Transfer Admission


I am looking for some advice on what I can do to strengthen my application. I am currently a freshman at a AACSB accredited institution (it’s a good school in my area). My major is Undecided-Business but I am looking to declare as a Finance major and possibly get a dual degree in Economics.

I am planning to apply to Cornell, Villanova, U of Notre Dame, and UPenn. These are all tough schools to gain admission and I am willing to work my hardest to be accepted.

In my first semester, I will most likely end up with a 3.6-3.7 GPA in my first semester (I’m taking high-level courses like Calculus II and an advanced Spanish course). Next semester I should be able to receive a 3.8 GPA at minimum but will probably end with a 4.0.

My college extracurriculars consist of: weekly community service, part of campus ministry that serves in the Sunday morning mass, participate in computer science club, and am the President and Co-Founder of the Chess & Checkers Club on campus.

My high school stats are sub-par. I had a low GPA (upwards trend; I faced many personal difficulties during this time). My SAT was a 1370 (710 Math; 660 CRW) but I can retake it and be able to score upwards of 1480 at least (I’ve done many practice tests). Also, I was heavily involved in athletics in high school.

I am looking to transfer as a rising junior so I will be able to prove I can perform at a high level academically. I will also take classes in the summer because I will be working full-time next fall relating to finance thanks to our co-op program on campus.

*My questions are:

  1. What can I do to build my application?

  2. How do my extracurriculars look?

  3. Other than the co-op program, what can I do to show my passion for Finance and Economics?

Thank you ahead of time!

Hi there,

Thanks for your questions.

In general, you’re doing all the right things. Your extracurriculars are a good start, as long as you get that GPA up you’ll be golden in that area, and retaking the SAT is a good idea.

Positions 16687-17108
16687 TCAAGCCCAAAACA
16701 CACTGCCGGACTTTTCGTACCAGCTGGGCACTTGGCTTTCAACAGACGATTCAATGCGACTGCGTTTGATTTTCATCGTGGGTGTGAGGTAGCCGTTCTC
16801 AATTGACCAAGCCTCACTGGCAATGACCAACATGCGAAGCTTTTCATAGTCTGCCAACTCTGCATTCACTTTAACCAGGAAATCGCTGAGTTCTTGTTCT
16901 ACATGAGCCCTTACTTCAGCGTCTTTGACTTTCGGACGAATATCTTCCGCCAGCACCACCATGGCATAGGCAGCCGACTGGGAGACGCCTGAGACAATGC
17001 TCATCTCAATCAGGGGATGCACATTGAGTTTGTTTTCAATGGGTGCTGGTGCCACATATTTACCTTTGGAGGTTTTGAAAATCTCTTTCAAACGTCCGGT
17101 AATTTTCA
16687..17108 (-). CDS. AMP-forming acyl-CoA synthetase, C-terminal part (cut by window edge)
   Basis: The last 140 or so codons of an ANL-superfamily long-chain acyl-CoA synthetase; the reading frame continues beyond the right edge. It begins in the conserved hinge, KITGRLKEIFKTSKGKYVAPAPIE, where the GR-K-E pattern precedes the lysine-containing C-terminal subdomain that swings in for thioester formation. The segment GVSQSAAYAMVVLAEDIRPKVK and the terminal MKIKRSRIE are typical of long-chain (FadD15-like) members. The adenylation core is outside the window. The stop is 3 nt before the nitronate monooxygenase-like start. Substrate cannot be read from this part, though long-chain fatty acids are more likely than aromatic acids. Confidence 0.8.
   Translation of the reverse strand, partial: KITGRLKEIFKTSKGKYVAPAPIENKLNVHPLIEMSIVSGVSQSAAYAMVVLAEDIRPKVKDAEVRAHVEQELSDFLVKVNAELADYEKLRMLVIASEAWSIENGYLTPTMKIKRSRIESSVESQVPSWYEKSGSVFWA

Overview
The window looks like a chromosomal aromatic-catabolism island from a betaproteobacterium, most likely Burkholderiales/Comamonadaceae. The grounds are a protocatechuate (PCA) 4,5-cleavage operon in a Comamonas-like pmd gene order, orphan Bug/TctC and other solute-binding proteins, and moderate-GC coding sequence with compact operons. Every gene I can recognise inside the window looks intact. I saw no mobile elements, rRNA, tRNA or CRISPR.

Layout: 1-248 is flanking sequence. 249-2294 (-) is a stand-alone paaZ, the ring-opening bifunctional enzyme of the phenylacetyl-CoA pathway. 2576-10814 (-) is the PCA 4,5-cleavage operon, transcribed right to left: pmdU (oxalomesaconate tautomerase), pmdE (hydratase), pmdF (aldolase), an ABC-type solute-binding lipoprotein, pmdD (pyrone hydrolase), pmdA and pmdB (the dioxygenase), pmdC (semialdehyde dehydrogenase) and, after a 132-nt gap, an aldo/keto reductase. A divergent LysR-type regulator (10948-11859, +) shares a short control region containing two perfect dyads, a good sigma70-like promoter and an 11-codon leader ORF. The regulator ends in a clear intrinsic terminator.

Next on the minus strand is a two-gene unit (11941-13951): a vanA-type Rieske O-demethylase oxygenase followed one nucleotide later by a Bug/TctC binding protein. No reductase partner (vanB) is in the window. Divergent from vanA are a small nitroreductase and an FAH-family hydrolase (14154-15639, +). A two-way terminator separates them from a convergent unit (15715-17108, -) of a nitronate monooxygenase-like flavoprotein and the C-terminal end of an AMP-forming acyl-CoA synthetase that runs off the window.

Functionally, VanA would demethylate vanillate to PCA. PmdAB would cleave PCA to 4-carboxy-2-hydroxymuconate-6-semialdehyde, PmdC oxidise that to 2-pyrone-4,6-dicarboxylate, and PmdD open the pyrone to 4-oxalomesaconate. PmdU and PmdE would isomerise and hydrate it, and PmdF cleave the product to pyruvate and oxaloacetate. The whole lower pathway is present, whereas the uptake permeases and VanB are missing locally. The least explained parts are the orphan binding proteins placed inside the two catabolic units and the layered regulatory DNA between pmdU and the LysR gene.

Transfer usually comes down to this: the universities you’re applying to want to see that you have completely used up the resources available at your current school. They want to perceive that transferring is actually necessary in order for you to reach your full potential, so you have to crush it completely where you are now. You’ve done well by starting a club, but leading a chess club is more of a high school activity, to be honest with you. Step up and get involved in business and consulting organizations (or start one!), and definitely make your way into leadership in one or more of them; absolutely get an internship this coming summer in finance (we can help with that if you need!); start talking to the best economics professors at your college, meet with them during office hours, ask to do research with them and get more involved; and do something unpredictable like starting a reading club for people who don’t read or something like that, that shows uber initiative, humility, a sense of humor, and a strong drive all in one.

Starting a business, getting published in a magazine or newspaper, volunteering, conducting research with a professor…these are the sorts of go-getter things colleges want to see. I didn’t have a 4.0 when I transferred to Harvard. If you must know, I wasn’t even that close to having a 4.0. But what I did have was evidence that I had accessed every facet of my current school’s campus, and still wasn’t satisfied. I talked about desiring a community that matched my passion for learning, a community that made me outwardly curious. And I also had the ‘unexpected’ essay, the essay that stuck out from everything else in my application. They asked me what my favorite book was, and I wrote about Winnie the Pooh by A.A. Milne, because, truthfully, it was the book that most stuck out in my mind as defining me and my character over time. Yes, the essays do matter :slight_smile:

Let me know if that helps, and/or if you have further questions.



Well, that was an extremely helpful answer! Thank you so much for even responding.

In regard to retaking the SAT, should I also consider taking SAT Subject Tests (Math, preferably because it is my strong point) or just the normal SAT?

Also, I understand chess club is not showing my passion nor initiative. But, does that at least show leadership? Or would a better extracurricular be, for example, student government?

Lastly, I will be sure to come back to Crimson for advice/help for writing my essays.

Thanks again!

So glad it was helpful! You should definitely take some subject tests—at least one in your area of comfort (math), and I would advise you do something like English literature, which will show a sincere commitment to be better at an area of weakness (based on your original SAT CW score). You can self-study really hard to get above a 760, or you can grab some Crimson tutoring; either way, that should be the aim :slight_smile:

Here’s the thing: chess club is absolutely fine. It means you have a passion, and it means you took charge to pursue the passion. But by itself it’s not nearly enough. Student government is pretty much objectively better than chess club if you have to choose—but why not do both?

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